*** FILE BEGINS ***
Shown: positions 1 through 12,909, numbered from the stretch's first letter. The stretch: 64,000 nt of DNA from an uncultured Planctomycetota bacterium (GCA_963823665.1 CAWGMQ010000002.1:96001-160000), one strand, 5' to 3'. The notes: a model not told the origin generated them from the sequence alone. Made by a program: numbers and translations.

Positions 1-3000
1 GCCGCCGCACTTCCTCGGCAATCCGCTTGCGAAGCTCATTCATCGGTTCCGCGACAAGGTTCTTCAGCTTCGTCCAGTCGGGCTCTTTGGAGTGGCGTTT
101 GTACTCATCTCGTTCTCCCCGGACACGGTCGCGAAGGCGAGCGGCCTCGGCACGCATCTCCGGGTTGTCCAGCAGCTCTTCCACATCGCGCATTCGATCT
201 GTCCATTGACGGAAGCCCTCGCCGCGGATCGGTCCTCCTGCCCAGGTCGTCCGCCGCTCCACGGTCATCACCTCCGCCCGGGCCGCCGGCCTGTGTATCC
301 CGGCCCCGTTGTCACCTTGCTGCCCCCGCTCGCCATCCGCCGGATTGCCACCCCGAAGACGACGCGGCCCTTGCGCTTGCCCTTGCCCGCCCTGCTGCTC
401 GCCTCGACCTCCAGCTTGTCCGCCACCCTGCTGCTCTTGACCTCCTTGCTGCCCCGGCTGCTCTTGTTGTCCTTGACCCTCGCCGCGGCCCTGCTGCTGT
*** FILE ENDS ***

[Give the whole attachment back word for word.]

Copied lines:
Shown: positions 1 through 12,909, numbered from the stretch's first letter. The stretch: 64,000 nt of DNA from an uncultured Planctomycetota bacterium (GCA_963823665.1 CAWGMQ010000002.1:96001-160000), one strand, 5' to 3'. The notes: a model not told the origin generated them from the sequence alone. Made by a program: numbers and translations.

Positions 1-3000
1 GCCGCCGCACTTCCTCGGCAATCCGCTTGCGAAGCTCATTCATCGGTTCCGCGACAAGGTTCTTCAGCTTCGTCCAGTCGGGCTCTTTGGAGTGGCGTTT
101 GTACTCATCTCGTTCTCCCCGGACACGGTCGCGAAGGCGAGCGGCCTCGGCACGCATCTCCGGGTTGTCCAGCAGCTCTTCCACATCGCGCATTCGATCT
201 GTCCATTGACGGAAGCCCTCGCCGCGGATCGGTCCTCCTGCCCAGGTCGTCCGCCGCTCCACGGTCATCACCTCCGCCCGGGCCGCCGGCCTGTGTATCC
301 CGGCCCCGTTGTCACCTTGCTGCCCCCGCTCGCCATCCGCCGGATTGCCACCCCGAAGACGACGCGGCCCTTGCGCTTGCCCTTGCCCGCCCTGCTGCTC
401 GCCTCGACCTCCAGCTTGTCCGCCACCCTGCTGCTCTTGACCTCCTTGCTGCCCCGGCTGCTCTTGTTGTCCTTGACCCTCGCCGCGGCCCTGCTGCTGT